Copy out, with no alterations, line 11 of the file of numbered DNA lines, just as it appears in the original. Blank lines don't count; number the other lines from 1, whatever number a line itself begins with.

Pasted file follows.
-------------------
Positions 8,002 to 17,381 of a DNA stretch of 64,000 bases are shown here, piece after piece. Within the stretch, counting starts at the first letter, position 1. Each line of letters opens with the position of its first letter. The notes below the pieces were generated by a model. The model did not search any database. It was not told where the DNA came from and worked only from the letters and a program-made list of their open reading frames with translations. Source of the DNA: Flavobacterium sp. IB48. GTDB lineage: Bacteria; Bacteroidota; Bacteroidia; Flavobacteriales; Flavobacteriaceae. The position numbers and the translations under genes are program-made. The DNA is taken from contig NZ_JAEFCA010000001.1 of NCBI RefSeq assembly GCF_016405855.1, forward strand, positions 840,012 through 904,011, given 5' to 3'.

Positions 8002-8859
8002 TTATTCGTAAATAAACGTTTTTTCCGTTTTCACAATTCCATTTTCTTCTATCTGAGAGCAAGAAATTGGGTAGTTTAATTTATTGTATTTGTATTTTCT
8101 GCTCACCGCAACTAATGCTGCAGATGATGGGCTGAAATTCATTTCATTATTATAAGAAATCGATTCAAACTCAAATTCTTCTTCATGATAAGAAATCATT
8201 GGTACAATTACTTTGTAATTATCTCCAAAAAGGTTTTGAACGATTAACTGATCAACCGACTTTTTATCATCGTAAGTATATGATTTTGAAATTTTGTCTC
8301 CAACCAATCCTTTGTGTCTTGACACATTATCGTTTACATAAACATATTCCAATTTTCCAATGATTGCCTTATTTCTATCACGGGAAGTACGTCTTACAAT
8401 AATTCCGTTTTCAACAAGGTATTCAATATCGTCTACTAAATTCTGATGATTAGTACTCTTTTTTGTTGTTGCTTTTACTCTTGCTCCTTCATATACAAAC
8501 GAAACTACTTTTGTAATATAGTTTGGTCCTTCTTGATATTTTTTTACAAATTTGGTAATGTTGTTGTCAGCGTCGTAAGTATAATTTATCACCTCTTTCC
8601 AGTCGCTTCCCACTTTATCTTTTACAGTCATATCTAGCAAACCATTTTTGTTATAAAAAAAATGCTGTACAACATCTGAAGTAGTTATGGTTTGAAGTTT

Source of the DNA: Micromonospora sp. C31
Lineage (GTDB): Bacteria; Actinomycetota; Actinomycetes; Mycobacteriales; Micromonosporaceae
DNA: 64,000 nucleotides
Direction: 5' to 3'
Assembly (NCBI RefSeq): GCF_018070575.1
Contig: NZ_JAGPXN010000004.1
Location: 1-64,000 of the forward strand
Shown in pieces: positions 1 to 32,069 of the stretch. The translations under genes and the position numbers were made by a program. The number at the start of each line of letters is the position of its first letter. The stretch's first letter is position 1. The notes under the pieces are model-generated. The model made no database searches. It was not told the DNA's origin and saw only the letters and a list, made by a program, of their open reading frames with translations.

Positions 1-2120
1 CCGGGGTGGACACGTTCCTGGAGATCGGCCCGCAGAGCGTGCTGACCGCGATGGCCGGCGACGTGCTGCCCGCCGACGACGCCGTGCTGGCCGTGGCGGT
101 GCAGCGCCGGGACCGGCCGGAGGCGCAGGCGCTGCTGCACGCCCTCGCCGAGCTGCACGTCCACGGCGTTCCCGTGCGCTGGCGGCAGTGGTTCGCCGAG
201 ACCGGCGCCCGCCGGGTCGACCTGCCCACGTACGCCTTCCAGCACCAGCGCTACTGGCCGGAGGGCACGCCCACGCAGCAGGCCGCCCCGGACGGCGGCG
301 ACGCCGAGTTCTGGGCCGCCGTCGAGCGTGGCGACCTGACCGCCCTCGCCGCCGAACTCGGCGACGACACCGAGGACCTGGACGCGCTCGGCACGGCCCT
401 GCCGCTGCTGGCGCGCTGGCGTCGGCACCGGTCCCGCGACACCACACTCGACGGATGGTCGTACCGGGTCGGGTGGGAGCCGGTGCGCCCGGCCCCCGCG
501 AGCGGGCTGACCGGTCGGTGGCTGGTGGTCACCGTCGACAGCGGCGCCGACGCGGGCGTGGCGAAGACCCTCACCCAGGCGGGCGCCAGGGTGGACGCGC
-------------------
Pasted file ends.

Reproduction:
Lineage (GTDB): Bacteria; Actinomycetota; Actinomycetes; Mycobacteriales; Micromonosporaceae